Expectations of a Coach

January 01, 2012
By Al Price

Expectations of a Coach...

The easiest way to predict whether a Little League team is going to have a positive and successful season is to listen to the expectations of the coach.

Coaches, it is critical to set goals and expectations that are reachable and focused on the developing your players and the team.

When you are talking to your team be careful not to use “I” statements. Here are a few I have heard; “I want to win the league this year.” ...or… “I have always had a winning season, and I expect you to give me another one.” …or… “I expect you to win today and so do your parents…don’t let me down.” …or… “I can’t believe you are not blowing these guys away today…you are embarrassing me out there.”

You see, coaching a Little League team is not supposed to be about you. You can’t go out on the diamond to field a ball, pitch or step up to the plate to hit, so how can you get credit for a win? I have never seen wins and losses recorded next to a coach’s name in the league standings and I hope I never do. Winning and losing is what teams do and as you know there are so many things that influence the outcome of a game and most are completely out of your control.

The longer you coach the more you realize winning looks after itself, so just step up and support your team on game day and enjoy watching your players compete.

Here is how I set and shared my expectations with the Little League teams that I worked with:

First, you don’t have to tell your players that one of your goals is to win. The players already have that one covered, they want to win every game and the championship.

Each pre-season I would work with my assistant coaches and assess the talent and experience on our team. Then we would estimate the number of wins we believed the team could achieve during the season and set our expectations accordingly. Here are a couple of typical scenarios coaches will experience:

Scenario #1 - Setting expectations for a team with average talent and experience

We have a look at the team and predict we should end up in the middle of the pack and win about eight games in a 16-game schedule. Knowing this, we would set expectations at a level we are pretty sure the team will reach. I would tell the players; “Given our experience…and how solid the other teams are in the league… “I am going to be excited and proud you guys when we win our fourth game”. If you pick a goal that is well within reach you take the pressure off the players. In this case your team will probably meet your goal of winning four games early in the season. When that happens, I let them know how excited I am and we have a little mid-season celebration. Of course you have bigger goals and so do the players (and their parents) but approaching team goals this way builds confidence and momentum early on and will likely spur them on to several more victories during the balance of the season.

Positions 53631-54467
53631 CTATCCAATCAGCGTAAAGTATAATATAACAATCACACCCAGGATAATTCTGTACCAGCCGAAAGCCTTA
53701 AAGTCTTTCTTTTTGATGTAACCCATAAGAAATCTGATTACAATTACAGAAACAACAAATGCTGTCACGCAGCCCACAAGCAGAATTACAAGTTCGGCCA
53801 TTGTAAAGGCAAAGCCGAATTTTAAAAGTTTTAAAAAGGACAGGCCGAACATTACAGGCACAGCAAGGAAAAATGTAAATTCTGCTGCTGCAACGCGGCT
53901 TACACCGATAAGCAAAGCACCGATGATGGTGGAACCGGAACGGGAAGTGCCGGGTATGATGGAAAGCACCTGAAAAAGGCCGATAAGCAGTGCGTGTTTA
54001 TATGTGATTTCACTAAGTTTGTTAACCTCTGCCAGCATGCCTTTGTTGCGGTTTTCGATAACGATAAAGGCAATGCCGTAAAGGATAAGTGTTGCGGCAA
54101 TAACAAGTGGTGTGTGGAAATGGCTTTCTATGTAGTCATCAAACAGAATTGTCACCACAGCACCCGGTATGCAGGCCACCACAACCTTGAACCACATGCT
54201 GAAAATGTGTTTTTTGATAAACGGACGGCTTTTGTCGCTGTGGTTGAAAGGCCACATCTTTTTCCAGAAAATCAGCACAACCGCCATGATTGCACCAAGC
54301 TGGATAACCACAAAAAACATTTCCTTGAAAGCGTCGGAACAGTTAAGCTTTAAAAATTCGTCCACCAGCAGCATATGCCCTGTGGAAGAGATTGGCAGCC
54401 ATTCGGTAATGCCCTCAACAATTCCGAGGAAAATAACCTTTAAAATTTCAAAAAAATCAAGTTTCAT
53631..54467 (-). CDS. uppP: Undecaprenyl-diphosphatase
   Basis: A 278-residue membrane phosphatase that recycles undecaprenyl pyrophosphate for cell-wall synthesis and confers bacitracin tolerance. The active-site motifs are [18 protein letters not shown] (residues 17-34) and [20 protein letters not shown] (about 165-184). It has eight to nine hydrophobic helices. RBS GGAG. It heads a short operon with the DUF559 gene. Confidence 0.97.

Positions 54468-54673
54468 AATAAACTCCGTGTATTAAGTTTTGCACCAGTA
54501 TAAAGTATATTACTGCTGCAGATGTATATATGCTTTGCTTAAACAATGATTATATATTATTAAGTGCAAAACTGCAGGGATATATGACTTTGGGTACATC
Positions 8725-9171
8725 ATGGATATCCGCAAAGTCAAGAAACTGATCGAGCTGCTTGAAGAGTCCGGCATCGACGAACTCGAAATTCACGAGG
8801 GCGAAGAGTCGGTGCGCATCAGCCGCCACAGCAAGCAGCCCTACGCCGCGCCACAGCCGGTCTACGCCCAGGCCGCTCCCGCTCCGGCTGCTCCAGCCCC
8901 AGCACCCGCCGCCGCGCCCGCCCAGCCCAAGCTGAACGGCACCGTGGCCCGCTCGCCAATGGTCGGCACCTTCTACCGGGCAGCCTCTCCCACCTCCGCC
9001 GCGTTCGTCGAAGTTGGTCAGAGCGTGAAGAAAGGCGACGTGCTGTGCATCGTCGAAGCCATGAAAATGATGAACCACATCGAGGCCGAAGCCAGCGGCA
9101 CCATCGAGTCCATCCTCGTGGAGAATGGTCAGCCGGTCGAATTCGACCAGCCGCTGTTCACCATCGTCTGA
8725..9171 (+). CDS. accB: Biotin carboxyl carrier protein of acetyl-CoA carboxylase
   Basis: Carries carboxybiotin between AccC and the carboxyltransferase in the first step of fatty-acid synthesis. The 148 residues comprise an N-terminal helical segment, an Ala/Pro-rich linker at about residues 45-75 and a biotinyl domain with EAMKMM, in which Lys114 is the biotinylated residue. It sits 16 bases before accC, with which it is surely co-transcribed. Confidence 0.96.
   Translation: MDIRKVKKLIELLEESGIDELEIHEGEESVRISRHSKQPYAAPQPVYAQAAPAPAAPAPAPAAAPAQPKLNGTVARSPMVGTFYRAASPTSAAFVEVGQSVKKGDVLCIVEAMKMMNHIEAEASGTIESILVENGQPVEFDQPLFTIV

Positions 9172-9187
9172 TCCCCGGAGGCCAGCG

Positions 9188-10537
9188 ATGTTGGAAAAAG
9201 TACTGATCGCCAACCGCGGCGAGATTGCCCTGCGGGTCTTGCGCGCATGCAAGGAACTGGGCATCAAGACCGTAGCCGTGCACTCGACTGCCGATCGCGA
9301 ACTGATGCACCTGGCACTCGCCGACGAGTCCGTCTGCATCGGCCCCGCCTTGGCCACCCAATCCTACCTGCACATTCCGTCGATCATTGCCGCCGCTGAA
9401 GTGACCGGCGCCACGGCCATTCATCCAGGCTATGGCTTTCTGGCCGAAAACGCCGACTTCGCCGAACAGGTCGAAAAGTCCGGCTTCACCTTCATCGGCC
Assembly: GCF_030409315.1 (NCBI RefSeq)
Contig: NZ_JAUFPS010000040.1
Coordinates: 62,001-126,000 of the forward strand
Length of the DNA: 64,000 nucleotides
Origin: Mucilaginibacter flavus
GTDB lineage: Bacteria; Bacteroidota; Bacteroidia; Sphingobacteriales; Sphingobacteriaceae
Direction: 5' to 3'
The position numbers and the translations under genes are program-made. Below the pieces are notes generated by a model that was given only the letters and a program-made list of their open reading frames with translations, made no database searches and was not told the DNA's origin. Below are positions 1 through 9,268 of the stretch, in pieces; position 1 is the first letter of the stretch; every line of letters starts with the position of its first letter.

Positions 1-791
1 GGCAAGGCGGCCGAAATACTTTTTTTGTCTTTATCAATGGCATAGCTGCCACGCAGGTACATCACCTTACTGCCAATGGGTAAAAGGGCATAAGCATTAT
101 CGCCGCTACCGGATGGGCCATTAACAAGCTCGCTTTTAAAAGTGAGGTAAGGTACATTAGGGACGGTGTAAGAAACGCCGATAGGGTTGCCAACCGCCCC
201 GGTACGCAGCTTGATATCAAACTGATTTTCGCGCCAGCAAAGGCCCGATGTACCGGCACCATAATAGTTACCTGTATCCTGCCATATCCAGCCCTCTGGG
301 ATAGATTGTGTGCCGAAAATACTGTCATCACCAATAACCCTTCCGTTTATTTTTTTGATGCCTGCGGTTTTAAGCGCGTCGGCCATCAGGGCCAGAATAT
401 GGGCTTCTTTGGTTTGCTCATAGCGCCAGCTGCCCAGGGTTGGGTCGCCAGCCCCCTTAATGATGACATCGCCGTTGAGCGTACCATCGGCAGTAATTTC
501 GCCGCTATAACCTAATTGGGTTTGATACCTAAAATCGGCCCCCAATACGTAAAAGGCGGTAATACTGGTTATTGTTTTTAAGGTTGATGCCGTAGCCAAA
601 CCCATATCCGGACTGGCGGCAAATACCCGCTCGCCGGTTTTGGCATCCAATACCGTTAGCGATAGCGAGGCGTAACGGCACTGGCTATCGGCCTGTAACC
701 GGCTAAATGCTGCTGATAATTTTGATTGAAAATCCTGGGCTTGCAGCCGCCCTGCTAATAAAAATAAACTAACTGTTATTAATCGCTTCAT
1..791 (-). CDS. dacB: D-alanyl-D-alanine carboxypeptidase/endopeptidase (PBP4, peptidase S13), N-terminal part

Scenario #2 - Setting expectations for a team with lots of talent and experience

The toughest team to coach, by far, is the team that is favored to win the league championship. I use the same approach and set expectations at a level that I know the team would reach. If I had a team with lots of experience, several of the best players in the league, with solid pitching and hitting I would set my expectations at winning eight games of a 16-game schedule. In this case we should be able to celebrate the eighth win as a team well before the end of the season and then go out and get more wins and build some momentum for the playoffs.

Over the years, I have learned, it is a big mistake to set expectations too high, especially when you think you have a great team. If the team performs below the coach’s expectations everyone gets frustrated. The coach, players and parents and it is no fun for anyone. In Scenario #2, coaches often fall into the trap of saying things like; “This is our year to win the championship.” Players interpret anything short of winning the championship as a total failure, and it shouldn’t be. A team could go 16-0 and lose a close playoff game on an unlucky bounce or when they run into a hot team and they feel like losers. Going 17-1 is a tremendous year and goes way beyond the expectation of 8-8. Of course players are always disappointed when they lose but should be very proud of their accomplishment.

Coaches, remember players are very motivated to reach your expectations as long as they are within reach and at the same time are never limited by them.

Written by Al Price (for al and AL)

Al Herback and Al Price, authors and instructors of the Little League Education Program authored this coaching tip. The training materials they have put together include hundreds of drills, competitions and fun activities. They also include progressions to help you teach the fundamental skills and guidance on how to plan practices for all levels of play. Please go to www.alandalbaseball.com for more information on the complete program library and to order your own set of training materials. To date, thousands of leagues and over one million coaches, managers, players and parents have taken advantage of the training materials.


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